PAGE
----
Monday, August 01, 2016

Can prospective homeowners buy smart and reduce wildfire and flood risks?; video of Ellicott City, MD flood

Can prospective owners evaluate the risk of a potential wildfire before purchasing a home?
The general rule is that wildfire risk doesn’t have a big impact on the cost of a mortgage, but it will increase a homeowner’s premium, and usually several monthly payments of premiums must be placed in escrow at closing.
The areas of greatest risk in western states are usually near wild-land, urban interfaces.  Mortgage calculator has an article here which points to a USDA study PDF which isn’t directly linkable here but which will download the PDF to your harddrive when you navigate.  The document does appear to have a lot of detailed suggestions of what to look for in a property. 

Flood risk is different because normal homeowner’s insurance doesn’t cover it.  You have to buy flood insurance separately.  I think as a rule of thumb, in mountainous or hilly terrain, you want to be at least 40 feet above the water if possible.. The government evaluates “floodplains” – so a 100 year floodplain has a 25% chance of flooding in 25 years.  Burglary in most homes is 1% a year (it can normally be reduced with better security practices and alarms) and residential fire is 1 in 2500 (see discussion above).  Flood Safety is described here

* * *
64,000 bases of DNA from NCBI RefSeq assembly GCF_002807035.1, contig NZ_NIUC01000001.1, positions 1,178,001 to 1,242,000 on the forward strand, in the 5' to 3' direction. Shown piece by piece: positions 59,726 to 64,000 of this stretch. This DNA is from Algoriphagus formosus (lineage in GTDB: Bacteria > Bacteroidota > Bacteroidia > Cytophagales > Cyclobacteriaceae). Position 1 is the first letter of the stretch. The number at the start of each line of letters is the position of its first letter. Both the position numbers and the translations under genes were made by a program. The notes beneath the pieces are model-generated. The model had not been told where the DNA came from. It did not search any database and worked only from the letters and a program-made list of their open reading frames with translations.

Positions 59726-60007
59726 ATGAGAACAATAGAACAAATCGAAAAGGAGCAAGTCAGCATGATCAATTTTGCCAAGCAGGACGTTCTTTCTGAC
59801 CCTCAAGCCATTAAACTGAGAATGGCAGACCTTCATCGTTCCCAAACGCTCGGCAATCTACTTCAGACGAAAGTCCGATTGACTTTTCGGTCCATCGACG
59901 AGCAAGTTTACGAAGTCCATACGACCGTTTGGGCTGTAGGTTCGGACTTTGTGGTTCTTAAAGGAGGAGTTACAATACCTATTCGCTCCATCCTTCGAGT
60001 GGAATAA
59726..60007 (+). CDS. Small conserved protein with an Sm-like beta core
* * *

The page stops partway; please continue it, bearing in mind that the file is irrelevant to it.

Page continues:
The Ellicott City Maryland flooding report is available in pictures from WJLA .  This was said to be a 1 in 1000 year event, because of the short time in which the 6 inches of rain fell.  At this point, it is not reported how many feet about the river at the underpass the water rose.  The downtown area is open only to residents and business owners until further notice.

The video above was taken by guests at  restaurant, from the 2nd floor, and shows the suddenness of the rising waters over a 5 minute period.

Update: Aug, 4

Here's a picture article on the Las Vegas housing market in the New York Times by Jack Healy, "Underwater in Las Vegas", more about the hardships after 2008 -- but there is still a question about building on urban-wild interfaces.  I've driven Red Rock Canyon;  is it vulnerable?

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